Framing the container / containing the frame

November 12, 2014

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In my last entry, my objects piled up, starting at the distinction between the object and the art object, only to declare that discussion unfitting for this subject, and instead turning to the (theoretical/philosophical/material/performative/perceived etc) frame as a transformatory tool in the gap between these categories. Although reading Zoe Sophias text Container Technologies made me wonder if my frames aren’t really containers.

Sophia uses a quote from the epistemologist Gregory Bateson to investigate the significance of containers. His theories on whether an infant or organism can be said to exist apart from it’s environment or context is transformed into a question on whether there is actually anything that can be said to exist apart from it’s surroundings. A subject is originally formed in relation to others, and in relation to it’s closest environment. That makes the subject inseparable from the context in which it operates.

Sophia addresses 3 main categories of containers; the utensil (the generic container), the apparatus (a specialized container that for example transforms it’s contents) and utilities (that enables a functioning or an environment for activities). These three categories could fit well with my different kinds of frames as well. The material frame is actually a quite generic container, not by way of holding an otherwise un-gathered matter, but by encapsulating and protecting, as well as holding the artwork in place on the wall. The theoretical and ideological framework operating in the art world would then be the apparatus surrounding the object, making it an art object. The utilities that has a big part in this framework include an array of museums, art schools and institutions and off course artists workshops and studios.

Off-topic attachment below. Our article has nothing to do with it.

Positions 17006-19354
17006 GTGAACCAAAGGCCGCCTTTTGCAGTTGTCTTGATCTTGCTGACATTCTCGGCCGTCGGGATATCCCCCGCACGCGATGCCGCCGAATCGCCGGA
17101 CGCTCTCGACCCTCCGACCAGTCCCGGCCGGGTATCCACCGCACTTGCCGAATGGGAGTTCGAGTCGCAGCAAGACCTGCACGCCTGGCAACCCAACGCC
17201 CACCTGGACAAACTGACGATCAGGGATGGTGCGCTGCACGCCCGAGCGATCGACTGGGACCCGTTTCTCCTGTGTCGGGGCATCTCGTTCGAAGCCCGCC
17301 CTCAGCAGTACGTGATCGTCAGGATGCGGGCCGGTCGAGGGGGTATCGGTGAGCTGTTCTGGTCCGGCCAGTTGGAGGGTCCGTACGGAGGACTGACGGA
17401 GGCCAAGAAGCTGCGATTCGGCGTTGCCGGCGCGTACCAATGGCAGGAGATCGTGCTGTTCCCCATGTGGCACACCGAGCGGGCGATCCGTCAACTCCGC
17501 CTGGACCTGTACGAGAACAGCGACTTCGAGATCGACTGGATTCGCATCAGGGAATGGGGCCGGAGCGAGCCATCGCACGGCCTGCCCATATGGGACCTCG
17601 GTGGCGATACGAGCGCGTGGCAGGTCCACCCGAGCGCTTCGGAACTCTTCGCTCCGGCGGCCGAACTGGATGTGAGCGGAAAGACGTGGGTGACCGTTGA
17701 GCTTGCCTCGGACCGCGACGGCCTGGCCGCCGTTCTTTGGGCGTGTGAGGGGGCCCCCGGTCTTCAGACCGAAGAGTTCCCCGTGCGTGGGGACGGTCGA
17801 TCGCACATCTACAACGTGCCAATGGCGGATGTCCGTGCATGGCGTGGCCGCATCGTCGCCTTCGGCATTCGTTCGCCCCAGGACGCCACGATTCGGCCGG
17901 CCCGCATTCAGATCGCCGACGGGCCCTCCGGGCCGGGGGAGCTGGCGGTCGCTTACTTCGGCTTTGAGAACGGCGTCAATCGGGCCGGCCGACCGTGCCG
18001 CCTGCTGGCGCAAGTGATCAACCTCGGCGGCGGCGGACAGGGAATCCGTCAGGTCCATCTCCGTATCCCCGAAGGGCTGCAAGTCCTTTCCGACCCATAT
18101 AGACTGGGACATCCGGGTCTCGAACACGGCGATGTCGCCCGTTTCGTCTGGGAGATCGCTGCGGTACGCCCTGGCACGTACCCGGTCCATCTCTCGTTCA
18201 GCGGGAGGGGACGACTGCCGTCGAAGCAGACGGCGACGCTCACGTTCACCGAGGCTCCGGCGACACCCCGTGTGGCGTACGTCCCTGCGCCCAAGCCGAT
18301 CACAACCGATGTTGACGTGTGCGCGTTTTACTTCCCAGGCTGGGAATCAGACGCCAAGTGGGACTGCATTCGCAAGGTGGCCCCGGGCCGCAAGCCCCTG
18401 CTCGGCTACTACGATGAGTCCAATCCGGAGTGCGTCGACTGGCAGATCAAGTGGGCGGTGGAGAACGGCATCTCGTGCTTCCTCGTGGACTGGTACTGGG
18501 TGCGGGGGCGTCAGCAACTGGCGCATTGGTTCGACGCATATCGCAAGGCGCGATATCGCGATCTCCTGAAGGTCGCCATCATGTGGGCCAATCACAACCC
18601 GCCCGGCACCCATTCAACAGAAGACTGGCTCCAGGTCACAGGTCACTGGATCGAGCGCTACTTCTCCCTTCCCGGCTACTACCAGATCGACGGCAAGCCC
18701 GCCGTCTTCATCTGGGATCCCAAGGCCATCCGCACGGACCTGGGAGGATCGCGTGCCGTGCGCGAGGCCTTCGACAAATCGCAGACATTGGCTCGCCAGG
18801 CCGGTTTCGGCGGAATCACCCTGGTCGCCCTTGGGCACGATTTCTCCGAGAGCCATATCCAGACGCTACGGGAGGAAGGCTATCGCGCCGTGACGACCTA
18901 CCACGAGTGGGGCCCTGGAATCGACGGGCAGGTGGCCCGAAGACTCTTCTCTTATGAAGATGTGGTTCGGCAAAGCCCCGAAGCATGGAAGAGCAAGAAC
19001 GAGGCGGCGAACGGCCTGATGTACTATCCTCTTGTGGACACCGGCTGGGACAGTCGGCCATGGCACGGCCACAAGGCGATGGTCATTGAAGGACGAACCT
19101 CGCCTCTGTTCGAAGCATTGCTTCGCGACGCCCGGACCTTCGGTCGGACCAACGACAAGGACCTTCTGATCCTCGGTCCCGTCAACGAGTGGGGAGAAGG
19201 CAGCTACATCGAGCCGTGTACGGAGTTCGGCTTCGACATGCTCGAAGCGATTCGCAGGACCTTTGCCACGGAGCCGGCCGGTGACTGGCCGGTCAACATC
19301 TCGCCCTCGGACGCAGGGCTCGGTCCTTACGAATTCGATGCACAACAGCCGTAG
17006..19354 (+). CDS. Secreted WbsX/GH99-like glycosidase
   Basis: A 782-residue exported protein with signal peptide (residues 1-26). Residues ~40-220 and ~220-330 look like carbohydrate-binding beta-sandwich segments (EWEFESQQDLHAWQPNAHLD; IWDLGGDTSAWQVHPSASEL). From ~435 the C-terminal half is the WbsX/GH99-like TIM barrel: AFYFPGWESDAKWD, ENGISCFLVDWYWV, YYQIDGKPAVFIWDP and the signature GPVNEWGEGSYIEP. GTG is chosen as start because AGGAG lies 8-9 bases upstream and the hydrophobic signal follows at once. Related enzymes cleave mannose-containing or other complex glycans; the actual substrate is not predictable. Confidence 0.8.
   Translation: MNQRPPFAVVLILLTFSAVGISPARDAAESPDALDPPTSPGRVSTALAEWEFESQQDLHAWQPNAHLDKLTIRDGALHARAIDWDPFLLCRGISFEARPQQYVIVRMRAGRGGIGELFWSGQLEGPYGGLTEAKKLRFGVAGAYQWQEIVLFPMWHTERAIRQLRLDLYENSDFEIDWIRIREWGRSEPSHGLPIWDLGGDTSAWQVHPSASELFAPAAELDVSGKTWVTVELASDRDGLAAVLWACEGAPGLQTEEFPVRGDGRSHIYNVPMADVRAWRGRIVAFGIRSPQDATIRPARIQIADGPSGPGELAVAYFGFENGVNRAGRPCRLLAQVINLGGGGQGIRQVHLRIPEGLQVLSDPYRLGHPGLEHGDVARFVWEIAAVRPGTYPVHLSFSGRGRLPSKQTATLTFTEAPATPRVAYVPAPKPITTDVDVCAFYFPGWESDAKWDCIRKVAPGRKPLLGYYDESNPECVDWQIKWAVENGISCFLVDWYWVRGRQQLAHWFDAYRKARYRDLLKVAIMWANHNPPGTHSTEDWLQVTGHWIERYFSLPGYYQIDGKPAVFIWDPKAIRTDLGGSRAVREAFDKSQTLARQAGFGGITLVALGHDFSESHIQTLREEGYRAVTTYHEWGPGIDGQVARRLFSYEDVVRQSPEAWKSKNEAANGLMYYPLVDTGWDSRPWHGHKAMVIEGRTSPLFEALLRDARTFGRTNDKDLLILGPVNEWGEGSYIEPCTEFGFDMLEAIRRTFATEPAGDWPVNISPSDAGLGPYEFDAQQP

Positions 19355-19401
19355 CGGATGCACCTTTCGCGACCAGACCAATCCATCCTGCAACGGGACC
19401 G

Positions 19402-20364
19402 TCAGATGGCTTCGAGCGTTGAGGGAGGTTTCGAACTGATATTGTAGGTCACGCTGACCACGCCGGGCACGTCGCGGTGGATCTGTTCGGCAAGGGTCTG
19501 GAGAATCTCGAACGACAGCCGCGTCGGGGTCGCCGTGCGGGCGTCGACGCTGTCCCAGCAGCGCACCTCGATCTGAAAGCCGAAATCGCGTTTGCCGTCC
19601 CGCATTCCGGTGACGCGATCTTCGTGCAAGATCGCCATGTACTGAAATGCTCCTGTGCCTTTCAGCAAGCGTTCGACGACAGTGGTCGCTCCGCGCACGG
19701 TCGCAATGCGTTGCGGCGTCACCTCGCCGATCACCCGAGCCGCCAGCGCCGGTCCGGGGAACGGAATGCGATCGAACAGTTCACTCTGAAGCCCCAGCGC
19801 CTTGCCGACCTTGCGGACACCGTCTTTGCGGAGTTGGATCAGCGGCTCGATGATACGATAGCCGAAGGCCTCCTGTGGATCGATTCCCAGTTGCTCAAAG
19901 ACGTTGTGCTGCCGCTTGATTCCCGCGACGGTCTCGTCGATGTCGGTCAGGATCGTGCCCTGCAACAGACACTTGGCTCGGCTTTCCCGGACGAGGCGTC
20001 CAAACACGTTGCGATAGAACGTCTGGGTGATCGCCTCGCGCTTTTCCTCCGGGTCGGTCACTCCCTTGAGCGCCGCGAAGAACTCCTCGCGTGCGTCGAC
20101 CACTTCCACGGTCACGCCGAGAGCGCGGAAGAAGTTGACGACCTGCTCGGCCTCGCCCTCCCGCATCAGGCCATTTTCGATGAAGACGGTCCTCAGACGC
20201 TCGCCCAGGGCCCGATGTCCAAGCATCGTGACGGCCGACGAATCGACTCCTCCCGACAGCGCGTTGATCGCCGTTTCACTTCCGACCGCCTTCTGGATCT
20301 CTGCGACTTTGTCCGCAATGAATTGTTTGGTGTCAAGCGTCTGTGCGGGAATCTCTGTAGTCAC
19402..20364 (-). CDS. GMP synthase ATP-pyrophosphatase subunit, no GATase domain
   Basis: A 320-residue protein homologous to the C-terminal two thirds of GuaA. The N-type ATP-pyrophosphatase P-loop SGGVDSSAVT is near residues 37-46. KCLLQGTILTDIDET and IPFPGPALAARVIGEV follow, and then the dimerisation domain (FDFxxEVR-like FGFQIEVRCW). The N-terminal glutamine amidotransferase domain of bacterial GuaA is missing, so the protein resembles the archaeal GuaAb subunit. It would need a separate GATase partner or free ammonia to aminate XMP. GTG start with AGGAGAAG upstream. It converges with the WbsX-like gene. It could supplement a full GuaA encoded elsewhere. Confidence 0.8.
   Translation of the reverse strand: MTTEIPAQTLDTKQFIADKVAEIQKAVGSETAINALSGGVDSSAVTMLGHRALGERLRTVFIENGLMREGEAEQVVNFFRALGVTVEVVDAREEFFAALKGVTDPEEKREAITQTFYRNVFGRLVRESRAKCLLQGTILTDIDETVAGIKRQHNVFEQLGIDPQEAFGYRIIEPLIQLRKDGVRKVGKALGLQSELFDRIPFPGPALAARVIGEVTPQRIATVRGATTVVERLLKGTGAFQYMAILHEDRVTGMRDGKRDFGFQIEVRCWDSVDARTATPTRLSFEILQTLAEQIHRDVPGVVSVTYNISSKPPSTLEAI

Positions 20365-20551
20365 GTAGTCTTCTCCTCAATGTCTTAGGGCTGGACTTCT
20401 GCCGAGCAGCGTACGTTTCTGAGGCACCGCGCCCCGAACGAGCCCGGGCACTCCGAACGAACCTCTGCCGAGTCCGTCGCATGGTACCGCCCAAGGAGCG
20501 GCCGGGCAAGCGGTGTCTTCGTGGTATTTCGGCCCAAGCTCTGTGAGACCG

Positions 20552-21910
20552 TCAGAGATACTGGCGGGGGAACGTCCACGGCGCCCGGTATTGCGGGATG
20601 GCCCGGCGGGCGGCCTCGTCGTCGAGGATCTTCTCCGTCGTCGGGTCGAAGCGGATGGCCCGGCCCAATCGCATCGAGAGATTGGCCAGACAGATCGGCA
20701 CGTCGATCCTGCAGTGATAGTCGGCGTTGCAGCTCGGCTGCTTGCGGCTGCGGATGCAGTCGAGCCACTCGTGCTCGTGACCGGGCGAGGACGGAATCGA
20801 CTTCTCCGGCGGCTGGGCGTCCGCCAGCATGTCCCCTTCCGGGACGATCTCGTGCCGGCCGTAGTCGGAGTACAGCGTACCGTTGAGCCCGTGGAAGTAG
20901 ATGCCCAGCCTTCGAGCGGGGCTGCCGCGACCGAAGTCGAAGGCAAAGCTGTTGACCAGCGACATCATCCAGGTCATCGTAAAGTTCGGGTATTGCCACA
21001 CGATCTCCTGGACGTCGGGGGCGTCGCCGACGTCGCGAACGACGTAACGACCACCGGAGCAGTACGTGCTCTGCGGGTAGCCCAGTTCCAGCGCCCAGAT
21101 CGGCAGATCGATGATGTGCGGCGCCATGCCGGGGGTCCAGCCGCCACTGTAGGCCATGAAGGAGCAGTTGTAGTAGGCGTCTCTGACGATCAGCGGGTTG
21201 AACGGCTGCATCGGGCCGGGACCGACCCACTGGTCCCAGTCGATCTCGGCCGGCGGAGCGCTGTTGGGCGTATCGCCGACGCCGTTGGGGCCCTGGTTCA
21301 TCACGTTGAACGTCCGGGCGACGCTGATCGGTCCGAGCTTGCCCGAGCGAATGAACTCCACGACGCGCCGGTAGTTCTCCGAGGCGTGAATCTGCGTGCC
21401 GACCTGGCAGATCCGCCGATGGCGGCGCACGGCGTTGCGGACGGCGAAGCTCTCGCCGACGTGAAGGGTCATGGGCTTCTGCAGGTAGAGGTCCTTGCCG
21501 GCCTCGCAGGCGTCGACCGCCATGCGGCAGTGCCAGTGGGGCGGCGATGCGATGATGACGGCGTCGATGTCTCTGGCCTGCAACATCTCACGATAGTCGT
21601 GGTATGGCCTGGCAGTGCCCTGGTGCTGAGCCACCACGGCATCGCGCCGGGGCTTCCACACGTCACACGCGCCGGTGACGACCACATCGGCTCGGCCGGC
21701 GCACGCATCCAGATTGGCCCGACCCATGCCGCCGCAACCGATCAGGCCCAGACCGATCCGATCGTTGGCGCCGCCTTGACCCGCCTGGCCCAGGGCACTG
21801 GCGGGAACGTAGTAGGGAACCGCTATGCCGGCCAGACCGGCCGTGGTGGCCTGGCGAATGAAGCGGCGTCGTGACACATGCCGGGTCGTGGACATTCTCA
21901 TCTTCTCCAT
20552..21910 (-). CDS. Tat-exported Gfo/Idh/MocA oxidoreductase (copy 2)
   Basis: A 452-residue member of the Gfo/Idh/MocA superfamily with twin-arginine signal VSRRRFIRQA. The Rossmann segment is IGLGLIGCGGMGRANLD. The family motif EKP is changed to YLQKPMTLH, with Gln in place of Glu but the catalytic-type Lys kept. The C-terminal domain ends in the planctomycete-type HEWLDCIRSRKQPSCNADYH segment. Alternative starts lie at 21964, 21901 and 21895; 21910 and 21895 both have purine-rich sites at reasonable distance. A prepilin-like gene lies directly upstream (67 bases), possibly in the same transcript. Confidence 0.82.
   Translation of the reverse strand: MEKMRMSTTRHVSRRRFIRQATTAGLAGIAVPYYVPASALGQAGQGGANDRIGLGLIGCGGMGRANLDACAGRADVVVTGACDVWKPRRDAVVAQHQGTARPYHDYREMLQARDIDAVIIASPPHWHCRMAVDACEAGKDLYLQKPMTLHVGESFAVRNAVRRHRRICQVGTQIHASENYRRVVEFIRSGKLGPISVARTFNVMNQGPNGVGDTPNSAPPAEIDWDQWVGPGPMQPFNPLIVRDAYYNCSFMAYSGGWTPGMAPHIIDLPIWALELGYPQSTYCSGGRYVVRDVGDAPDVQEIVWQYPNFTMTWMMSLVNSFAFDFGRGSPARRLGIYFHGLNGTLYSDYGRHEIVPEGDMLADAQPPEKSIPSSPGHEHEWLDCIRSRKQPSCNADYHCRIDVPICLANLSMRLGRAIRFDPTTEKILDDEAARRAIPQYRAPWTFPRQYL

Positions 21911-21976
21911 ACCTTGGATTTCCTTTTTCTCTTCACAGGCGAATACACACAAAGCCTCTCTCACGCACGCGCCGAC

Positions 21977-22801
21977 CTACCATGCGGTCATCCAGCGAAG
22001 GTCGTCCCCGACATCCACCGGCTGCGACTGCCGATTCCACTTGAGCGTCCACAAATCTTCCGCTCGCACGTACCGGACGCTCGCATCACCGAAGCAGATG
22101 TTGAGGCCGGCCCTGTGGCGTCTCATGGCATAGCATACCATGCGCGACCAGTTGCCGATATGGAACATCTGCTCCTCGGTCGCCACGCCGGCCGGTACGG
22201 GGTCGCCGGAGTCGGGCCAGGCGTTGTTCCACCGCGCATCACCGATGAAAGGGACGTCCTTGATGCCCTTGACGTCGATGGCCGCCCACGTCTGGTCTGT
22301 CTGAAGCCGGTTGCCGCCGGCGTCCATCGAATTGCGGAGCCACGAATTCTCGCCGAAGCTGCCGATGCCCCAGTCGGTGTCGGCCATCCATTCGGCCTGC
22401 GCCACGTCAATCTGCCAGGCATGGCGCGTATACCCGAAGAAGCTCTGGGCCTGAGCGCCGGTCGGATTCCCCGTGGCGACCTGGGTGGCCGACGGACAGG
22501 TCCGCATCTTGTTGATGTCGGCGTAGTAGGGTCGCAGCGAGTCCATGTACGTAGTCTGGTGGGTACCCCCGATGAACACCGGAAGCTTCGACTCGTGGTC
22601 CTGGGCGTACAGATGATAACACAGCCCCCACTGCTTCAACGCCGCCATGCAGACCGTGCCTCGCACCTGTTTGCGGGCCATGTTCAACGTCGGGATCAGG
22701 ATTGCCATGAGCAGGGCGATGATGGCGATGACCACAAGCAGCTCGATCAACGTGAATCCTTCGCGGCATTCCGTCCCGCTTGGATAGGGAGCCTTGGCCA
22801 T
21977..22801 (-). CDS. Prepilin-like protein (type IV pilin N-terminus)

She talks of the container as defined both by it’s holding and storing of something, but also by re-distribution. In this aspect the different types of frames discussed above will work in different manners. Something that separates the frame from the generic container is the way in which it holds and distributes simultaneously. The way in which the frame presents (and transforms) the artwork will most certainly have an effect on how the object on display is perceived, making the act of holding and the distribution interdependent of each other. This simultaneity is an aspect of temporality left undiscussed by Heidegger, in the text quoted by Sophia, which gives emphasis to the containers ability to uphold flows, and preserve conditions, thereby arresting time related events.

The question for my further writing may therefore be in the line of whether there can be an artwork without a (material/ philosophical/ theoretical/ contextual) frame?  That will certainly prove to be an unanswerable question, but future inquiries will perhaps shed some light on the different roles the surrounding networks can play in this transformation or reclassification of object into artworks.

/Molly

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